Michigan's unemployment rate falls below 10% for first time in 3 years
Michigan's unemployment rate fell to 9.8 percent in November, dropping below 10 percent for the first time in three years, according to statistics released today by the state.
The rate dropped from 10.6 percent in October and 11.4 percent in November 2010.
Melanie Maxwell | AnnArbor.com
The state added a net 1,000 jobs from October to November and 59,000 over the last 12 months.
“Since August, Michigan’s unemployment rate has shown signs of improvement, decreasing by over a full percentage point,” said Rick Waclawek, director of the Bureau of Labor Market Information and Strategic Initiatives, in a statement. “Job growth over the past year has occurred in business services, manufacturing, and health care.”
Still, state analysts said in a news release that the "primary reason" for the decline in Michigan's jobless rate was "fewer unemployed individuals in the state actively seeking employment."
Retailers added 4,000 jobs from October to November, reflecting hiring for the holiday shopping season. But the number of government jobs fell by 2,000.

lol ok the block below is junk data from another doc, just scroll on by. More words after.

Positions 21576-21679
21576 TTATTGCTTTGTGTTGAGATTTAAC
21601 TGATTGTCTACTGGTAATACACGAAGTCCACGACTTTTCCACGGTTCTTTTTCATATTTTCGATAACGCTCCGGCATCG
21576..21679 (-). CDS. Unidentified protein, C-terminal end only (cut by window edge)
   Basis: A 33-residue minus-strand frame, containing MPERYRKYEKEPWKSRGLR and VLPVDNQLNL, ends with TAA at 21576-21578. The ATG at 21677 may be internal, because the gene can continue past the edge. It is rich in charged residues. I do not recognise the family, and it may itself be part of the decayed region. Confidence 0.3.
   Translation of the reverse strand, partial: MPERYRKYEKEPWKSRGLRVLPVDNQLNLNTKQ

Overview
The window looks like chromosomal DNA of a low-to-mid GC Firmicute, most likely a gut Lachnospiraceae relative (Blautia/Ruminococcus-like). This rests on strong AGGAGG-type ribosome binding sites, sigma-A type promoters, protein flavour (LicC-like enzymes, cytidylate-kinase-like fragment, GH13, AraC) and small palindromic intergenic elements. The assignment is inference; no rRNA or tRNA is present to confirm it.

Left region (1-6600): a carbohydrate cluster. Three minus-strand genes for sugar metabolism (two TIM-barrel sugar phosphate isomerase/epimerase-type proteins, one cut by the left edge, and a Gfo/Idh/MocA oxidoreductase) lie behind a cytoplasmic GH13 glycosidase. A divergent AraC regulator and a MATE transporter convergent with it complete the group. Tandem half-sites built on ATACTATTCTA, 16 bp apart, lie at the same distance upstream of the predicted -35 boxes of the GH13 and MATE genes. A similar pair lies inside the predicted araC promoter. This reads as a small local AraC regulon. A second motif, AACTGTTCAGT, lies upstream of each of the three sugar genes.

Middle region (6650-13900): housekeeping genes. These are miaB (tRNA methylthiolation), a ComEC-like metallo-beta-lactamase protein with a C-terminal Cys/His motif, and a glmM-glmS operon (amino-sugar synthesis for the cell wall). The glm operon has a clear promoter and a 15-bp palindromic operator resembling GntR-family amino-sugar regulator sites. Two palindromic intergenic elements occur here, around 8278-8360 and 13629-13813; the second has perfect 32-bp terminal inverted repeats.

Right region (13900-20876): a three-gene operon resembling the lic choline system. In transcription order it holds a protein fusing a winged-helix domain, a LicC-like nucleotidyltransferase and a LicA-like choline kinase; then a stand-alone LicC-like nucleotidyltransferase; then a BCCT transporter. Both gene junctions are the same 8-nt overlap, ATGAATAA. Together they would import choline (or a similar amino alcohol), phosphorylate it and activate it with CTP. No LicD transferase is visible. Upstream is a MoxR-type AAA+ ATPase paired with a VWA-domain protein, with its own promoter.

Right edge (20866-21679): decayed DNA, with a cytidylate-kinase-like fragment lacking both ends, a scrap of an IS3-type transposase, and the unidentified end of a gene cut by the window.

The U.S. unemployment rate slipped from 9 percent in October to 8.6 percent in November.
Washtenaw County's unemployment rate was 5.7 percent in October, making it the second lowest among Michigan’s 83 counties, according to statistics from the Michigan Department of Technology, Management & Budget. The county added 3,600 jobs in October.
The unemployment report comes three weeks after University of Michigan economists projected that the state would add 68,700 jobs in 2012 and 2013, fueling a "sustained recovery" at a "subdued pace."
They projected that the state would add nearly 31,500 jobs in 2012 and 37,200 in 2013 after adding about 64,200 jobs in 2011.
But they predicted that the state's average unemployment rate would stay relatively high, falling from an average of 10.7 percent in 2011 to 10.4 percent in 2012 and 10 percent in 2013.
The manufacturing sector is expected to account for about 27.3 percent of the new jobs over the next two years. The sector, which added 19,000 jobs in 2010 and 25,000 in 2011, is expected to add 21,000 over the next two years.